ANCHORAGE (AP) -- More than three dozen scientists studying the effects of the 1989 Exxon Valdez oil spill are meeting in Anchorage this week.
The Exxon Valdez Oil Spill Trustee Council is sponsoring the workshop, which opens Tuesday at the Egan Civic and Convention Center.
In addition to lingering damage from the spill, the scientists will discuss a long-term monitoring program, designed to track changes in the ecosystem of the Gulf of Alaska. The monitoring program will cost $6 million annually and will begin in October.
''The council is very focused on oil spill injury. But looking to the future, they see the (Gulf monitoring) program as their last legacy,'' said Molly McCammon, executive director of the Exxon Valdez Oil Spill Trustee Council ''It's basically trying to understand what is driving productivity in the marine environment.''
Under the program, still under review by the National Research Council, a team of scientists will scrutinize oceanography, climate and marine life throughout the Gulf, looking for changes or problems, McCammon said.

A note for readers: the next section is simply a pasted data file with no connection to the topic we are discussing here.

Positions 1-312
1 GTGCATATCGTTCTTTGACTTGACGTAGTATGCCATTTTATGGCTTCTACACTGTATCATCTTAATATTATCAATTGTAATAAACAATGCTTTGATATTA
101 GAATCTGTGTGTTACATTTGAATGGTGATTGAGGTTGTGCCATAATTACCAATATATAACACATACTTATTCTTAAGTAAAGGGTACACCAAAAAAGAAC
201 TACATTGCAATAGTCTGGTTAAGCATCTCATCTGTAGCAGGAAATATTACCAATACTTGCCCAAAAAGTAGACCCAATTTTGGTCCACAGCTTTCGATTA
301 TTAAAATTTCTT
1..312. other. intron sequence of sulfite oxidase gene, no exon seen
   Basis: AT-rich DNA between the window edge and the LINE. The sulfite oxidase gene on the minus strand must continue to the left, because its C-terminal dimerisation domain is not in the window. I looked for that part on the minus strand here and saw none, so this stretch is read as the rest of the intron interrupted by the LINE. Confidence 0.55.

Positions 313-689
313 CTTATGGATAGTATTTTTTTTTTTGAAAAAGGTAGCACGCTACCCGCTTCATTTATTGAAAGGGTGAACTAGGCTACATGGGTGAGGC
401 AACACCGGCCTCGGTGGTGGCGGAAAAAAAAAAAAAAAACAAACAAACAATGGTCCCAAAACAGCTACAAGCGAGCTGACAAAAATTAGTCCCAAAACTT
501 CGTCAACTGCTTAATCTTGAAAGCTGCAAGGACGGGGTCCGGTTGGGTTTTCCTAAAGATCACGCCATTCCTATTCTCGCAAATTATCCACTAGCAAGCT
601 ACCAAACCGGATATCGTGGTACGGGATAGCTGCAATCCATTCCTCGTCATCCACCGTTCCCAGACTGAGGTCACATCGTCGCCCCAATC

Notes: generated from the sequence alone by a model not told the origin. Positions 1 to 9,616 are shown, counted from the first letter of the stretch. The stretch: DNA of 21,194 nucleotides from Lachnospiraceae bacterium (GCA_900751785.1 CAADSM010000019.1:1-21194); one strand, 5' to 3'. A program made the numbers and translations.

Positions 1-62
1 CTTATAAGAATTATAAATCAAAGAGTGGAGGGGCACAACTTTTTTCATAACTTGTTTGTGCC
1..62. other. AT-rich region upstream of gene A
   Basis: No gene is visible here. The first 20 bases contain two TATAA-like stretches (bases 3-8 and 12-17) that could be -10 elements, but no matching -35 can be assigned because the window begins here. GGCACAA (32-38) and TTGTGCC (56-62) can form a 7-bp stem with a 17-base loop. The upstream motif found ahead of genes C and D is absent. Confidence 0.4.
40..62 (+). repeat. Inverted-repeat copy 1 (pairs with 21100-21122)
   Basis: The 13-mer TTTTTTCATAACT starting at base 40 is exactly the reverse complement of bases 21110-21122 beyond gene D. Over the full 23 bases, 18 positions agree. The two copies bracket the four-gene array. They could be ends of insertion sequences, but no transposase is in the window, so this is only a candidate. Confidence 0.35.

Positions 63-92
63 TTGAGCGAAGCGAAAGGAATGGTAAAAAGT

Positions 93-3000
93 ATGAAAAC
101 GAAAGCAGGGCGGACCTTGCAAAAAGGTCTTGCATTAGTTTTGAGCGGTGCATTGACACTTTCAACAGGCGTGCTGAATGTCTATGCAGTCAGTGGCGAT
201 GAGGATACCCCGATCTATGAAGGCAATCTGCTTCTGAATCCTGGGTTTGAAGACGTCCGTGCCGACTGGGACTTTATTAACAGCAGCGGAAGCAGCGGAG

Over the next four days, more than three dozen scientists will participate in nearly 50 discussions, many focused on how scientists can make connections between the Sound and surrounding ecosystems on shore and at sea.
For example, spill scientists will meet with scientists from the Southeast Sustainable Salmon Fund to talk about how they can work together to coordinate research. Other presentations will look into how the Gulf marine system influences watersheds and near-shore habitats.
Since 1999, the council has listed eight species as not recovering at all and four species whose recovery is unknown. Only bald eagles and river otters have been listed as restored.
The trustee council's chief scientist, Robert Spies, will present recent findings from the restoration program and other researchers will discuss the status of fisheries, marine mammals, birds, sea otters and harlequin ducks.
Among them will be federal chemist Jeff Short, who supervised the most comprehensive survey of the oiled beaches ever attempted. After digging about 8,000 pits at randomly selected locations last summer, the team found far more oil than anyone expected, McCammon said.
''That's not to say that it's a huge amount, but it's more than anticipated,'' she said. ''It's still fresh, and it's still toxic.''
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